These are the Days to Remember
by Dr. Grant Scarborough
Emotions are everywhere at my house. Life is changing right in front of us. I have a child mourning the loss of soccer season, prom, friends and school. I have another so excited to be out of school, she is not sure what to do. A friend of my daughter’s friend flying off to a national park in the west and we have another friend who has filled up his car with gas and bunkered down. We bought some extra meat to freeze and cans to have around the house in case it got bad. Then realized we spent all our money, so now we need to eat what we bought in case of an emergency.
I even heard they started playing the old REM song on the radio again, “It’s the end of the world as we know it.” Well if this is the end, then we better go out holding on to as much toilet paper as possible.
Over the last week, I have checked every news source a thousand times. There is a case here, and one over there. CDC, WHO, and the President have all spoken and given advice. For the sake of our physical health, we do not meet in groups larger than ten, only pick up food to go, socially distance ourselves from others and the list goes on. I have even read a few articles about how to survive in isolation: binge watch a few shows, pull out Monopoly to play with the family, and sing opera out your window.
But what about our own soul care?
Yesterday I was reading in First Peter and came across a verse that started like this, “the end of all things is at hand…” Huh? I was intrigued. I don’t think this is the end of the world, but in the midst of this viral outbreak I felt this might be significant. I often like to read the words in a different translation called The Message and I think it is a good word to remember:
1 Peter 4: 7-11 Everything in the world is about to be wrapped up, so take nothing for granted. Stay wide-awake in prayer. Most of all, love each other as if your life depended on it. Love makes up for practically anything. Be quick to give a meal to the hungry, a bed to the homeless—cheerfully. Be generous with the different things God gave you, passing them around so all get in on it: if words, let it be God’s words; if help, let it be God’s hearty help. That way, God’s bright presence will be evident in everything through Jesus, and He’ll get all the credit as the One mighty in everything—encores to the end of time. Oh, yes!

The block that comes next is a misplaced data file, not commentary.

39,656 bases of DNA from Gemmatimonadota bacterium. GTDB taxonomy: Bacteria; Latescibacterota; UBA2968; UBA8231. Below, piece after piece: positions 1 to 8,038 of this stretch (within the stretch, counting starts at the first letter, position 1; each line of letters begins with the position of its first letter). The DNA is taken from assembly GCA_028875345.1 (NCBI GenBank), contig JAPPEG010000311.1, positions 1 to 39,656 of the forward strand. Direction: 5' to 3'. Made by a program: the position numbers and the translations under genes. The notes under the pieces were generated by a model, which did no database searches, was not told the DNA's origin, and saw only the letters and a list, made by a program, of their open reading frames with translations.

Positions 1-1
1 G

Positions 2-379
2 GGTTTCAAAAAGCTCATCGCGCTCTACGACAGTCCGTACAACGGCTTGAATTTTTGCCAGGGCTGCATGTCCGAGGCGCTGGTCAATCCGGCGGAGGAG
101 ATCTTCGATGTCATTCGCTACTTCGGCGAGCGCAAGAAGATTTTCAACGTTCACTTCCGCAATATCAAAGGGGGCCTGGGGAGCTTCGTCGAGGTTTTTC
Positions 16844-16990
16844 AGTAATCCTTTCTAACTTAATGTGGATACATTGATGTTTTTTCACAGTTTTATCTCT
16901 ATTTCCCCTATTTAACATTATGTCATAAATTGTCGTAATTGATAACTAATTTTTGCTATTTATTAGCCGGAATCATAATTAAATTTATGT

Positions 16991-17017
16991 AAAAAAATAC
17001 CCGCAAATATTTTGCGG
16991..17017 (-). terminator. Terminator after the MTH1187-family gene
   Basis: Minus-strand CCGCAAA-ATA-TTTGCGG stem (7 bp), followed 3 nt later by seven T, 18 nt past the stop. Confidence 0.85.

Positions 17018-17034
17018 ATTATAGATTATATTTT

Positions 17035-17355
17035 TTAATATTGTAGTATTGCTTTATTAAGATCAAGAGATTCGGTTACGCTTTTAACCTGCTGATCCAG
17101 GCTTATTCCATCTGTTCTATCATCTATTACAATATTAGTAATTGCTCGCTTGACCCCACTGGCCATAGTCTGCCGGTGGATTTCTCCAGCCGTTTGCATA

Peter goes into bullet point mode. The end is at hand, everything is about to be wrapped up, so…
- Love each other
- Feed the hungry
- Be generous
- Speak God’s words
- Help Others
In doing these things, Peter says, God will be glorified.
But the more I read the passage (please go back and read it again), my bullet points are lacking. There is a certain passion and urgency my bullet points missed. Let’s try again:
- Pray – “stay wide awake in prayer”
- Love each other – “as if your life depended on it”
- Feed the hungry – “be quick about it”
- Be generous and cheerful about it and spread it around so “all get in on it”
Do you see Peter’s passion in this? He says that the end is near, so love, pray, be kind to all – be all in. Do this today, and do it for others. Go! Be quick about it! And God will get the credit as the one Mighty in everything!
I met with a friend the other day who encouraged me. He said that in the midst of this crisis, it is a moment in time where Christ can shine. “What can we do?”
What can we do? I think Peter had great advice and I think as a doctor I will pass it on to you.
For your soul care my prescription is to gather your family and pray, love each other, serve, be generous, speak God’s words and help others in need – as if your life depended on it (Peter would want me to add this passion to my list). Through this God will be glorified and you will make a difference.
And maybe, just maybe, once this crisis is diverted, and normalcy has returned. Maybe we will not forget what we have learned about praying, loving others, feeding the hungry, and speaking God’s truth. Maybe this crisis is reminding us how to be Christian again.
The chapter ends by encouraging us to entrust our “souls to a faithful Creator while doing good.” May we trust and do good now and the next day and the next season so that we can glorify God and be truly human.